Better safe than sorry: 8 reasons not to give your child your smartphone

The baby is crying and crying and you can see the roof coming down over your head. You’ve fed him, you’ve tried to calm him down, but no, he will not stop screaming. So what do you do? You go ahead and put your cell phone in his hands. And he stops crying. You think it’s magic, and the next time, you immediately bring out the cell phone when you see he is about to cry, or he is not eating, or he is not letting you be. But are you sure this is the right thing to do?

Your baby’s motor skills

Your child takes a long time to develop his motor skills. Grabbing something, holding on to it, making it work – these are difficult things for your little baby. How many times have you dropped your mobile phone? And you know how to hold it! Your baby doesn’t. 

That screen!

All screens, any screen, emits an almost imperceptible blue light that is known to disrupt sleep patterns. This is why all advice columns talk about not checking or doing anything on your phone before going to sleep. That mobile screen has the same effect on your baby. So if your baby is not sleeping when he should, blame the screen! 

Addiction

You know how your mother warned you about rocking the baby in your arms every time you put him to sleep? You didn’t listen to her then and now your baby wouldn’t sleep without being rocked in your arms. It happens with phones too. Your baby knows you give the phone to stop his crying, so he will not stop unless you give it to him. Do you really want to feed this behaviour?

Their visual acuity

So they share at a screen for a few hours every day. And it’s quite close to their eyes too. They don’t look away, or look around. They just stare transfixed at a video or game playing in front of them. Do you realise how this will harm their visual development or even their ability to focus on something that’s a little farther away?

You use it to distract older children

You give your mobile phone to your older child at airports and at home to distract him. You are scared of him getting bored or getting naughty, so you make him sit with your phone. What you don’t realise is, when you do this, you are not giving him any other way to deal with boredom. There’s no conversation, there’s no reading habit, there’s no drawing and colouring, there’s only the cell phone. You are bringing up a child with excessive dependence on a gadget, and without any hobbies.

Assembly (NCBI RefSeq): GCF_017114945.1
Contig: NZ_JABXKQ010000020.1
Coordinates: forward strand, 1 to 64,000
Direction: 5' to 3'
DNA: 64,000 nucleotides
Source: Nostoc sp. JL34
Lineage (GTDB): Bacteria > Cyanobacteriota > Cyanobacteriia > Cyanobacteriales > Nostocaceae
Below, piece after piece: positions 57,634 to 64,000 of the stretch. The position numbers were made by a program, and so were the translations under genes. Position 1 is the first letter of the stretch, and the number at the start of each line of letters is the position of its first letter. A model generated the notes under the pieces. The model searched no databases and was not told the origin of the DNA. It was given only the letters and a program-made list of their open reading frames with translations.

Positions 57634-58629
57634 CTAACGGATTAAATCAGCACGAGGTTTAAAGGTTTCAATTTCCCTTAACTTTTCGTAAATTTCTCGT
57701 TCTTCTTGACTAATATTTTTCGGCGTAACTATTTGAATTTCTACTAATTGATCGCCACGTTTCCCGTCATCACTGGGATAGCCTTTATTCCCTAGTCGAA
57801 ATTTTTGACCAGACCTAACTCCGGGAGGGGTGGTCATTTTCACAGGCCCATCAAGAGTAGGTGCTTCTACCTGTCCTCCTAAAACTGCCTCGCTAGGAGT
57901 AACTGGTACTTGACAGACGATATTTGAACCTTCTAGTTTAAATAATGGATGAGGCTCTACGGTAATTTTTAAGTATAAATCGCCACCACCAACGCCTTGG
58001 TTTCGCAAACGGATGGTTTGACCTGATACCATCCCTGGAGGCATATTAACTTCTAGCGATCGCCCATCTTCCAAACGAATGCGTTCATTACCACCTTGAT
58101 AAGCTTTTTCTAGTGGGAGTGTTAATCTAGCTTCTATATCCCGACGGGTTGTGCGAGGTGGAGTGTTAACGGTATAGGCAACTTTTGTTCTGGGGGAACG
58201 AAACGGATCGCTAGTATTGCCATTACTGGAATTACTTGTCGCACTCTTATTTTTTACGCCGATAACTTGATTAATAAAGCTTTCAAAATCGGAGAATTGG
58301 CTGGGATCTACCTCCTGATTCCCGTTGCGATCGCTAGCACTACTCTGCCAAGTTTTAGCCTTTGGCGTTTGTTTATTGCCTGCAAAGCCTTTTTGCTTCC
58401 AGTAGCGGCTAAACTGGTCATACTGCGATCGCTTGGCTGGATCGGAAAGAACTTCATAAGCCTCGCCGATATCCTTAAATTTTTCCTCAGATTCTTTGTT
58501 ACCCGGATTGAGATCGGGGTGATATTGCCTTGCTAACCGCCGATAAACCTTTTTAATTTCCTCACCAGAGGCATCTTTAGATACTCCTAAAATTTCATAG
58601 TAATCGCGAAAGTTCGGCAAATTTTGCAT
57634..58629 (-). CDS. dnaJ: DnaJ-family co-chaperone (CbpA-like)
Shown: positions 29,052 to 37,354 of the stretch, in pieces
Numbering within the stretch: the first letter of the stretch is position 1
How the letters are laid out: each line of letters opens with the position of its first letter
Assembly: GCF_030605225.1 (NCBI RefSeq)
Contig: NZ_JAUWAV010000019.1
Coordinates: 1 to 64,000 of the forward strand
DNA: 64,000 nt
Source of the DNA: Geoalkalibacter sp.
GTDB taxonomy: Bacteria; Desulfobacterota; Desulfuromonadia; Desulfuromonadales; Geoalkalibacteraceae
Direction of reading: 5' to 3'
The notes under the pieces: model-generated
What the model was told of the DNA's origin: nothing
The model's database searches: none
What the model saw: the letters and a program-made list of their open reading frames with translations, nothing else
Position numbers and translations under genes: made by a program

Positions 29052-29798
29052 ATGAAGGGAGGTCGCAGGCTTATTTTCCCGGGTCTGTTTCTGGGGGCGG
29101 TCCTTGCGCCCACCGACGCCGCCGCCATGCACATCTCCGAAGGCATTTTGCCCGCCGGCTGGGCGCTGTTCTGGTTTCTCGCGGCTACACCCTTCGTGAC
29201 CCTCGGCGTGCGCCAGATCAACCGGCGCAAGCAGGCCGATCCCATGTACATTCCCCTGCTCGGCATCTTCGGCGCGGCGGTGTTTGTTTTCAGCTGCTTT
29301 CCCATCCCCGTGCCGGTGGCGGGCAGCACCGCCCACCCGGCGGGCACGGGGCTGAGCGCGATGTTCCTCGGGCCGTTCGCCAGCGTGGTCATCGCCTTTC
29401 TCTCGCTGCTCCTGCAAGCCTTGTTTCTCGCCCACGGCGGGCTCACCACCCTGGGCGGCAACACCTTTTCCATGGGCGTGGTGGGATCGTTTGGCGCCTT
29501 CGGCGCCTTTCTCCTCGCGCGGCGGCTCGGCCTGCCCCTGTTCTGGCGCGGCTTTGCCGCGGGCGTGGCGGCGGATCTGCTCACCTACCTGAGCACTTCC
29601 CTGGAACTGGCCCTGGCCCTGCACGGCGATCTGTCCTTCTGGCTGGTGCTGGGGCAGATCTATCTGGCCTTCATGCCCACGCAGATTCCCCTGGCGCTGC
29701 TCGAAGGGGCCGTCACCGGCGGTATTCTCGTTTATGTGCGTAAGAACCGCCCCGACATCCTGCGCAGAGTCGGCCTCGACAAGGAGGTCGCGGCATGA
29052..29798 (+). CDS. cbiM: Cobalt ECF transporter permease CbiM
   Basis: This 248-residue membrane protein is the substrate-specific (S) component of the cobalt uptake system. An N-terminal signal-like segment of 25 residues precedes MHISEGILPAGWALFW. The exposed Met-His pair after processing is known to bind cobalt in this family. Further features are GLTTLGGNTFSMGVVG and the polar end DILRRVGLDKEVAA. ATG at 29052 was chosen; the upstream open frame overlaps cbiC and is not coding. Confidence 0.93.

Your older children don’t develop a need to interact

Why should they? By sticking your phone in front of their eyes you never taught them to talk with others or be part of a conversation. So they end up being reclusive, finding comfort within themselves and at peace when they have the phone. Imagine how introverted they will grow up to be if they can’t learn to interact with others now. 

Your interaction with them only stays functional

You feed them, bathe them, change them, all yes, but do you have fun with them? Do you make a face with them, do you make funny voices when you read them a story? Do they enjoy listening to your stories? Do you interact with them any more than doing those functional things? Are you bonding enough with them?

You’ll ignore the advice

We know you will. You will probably think of this once and then go ahead and give him your mobile phone the next time he starts crying. We know this because we get that there is little in the world better than the sweet silence of a toddler who has just stopped bringing the roof down. 

Feature Image Source: mebubu.com

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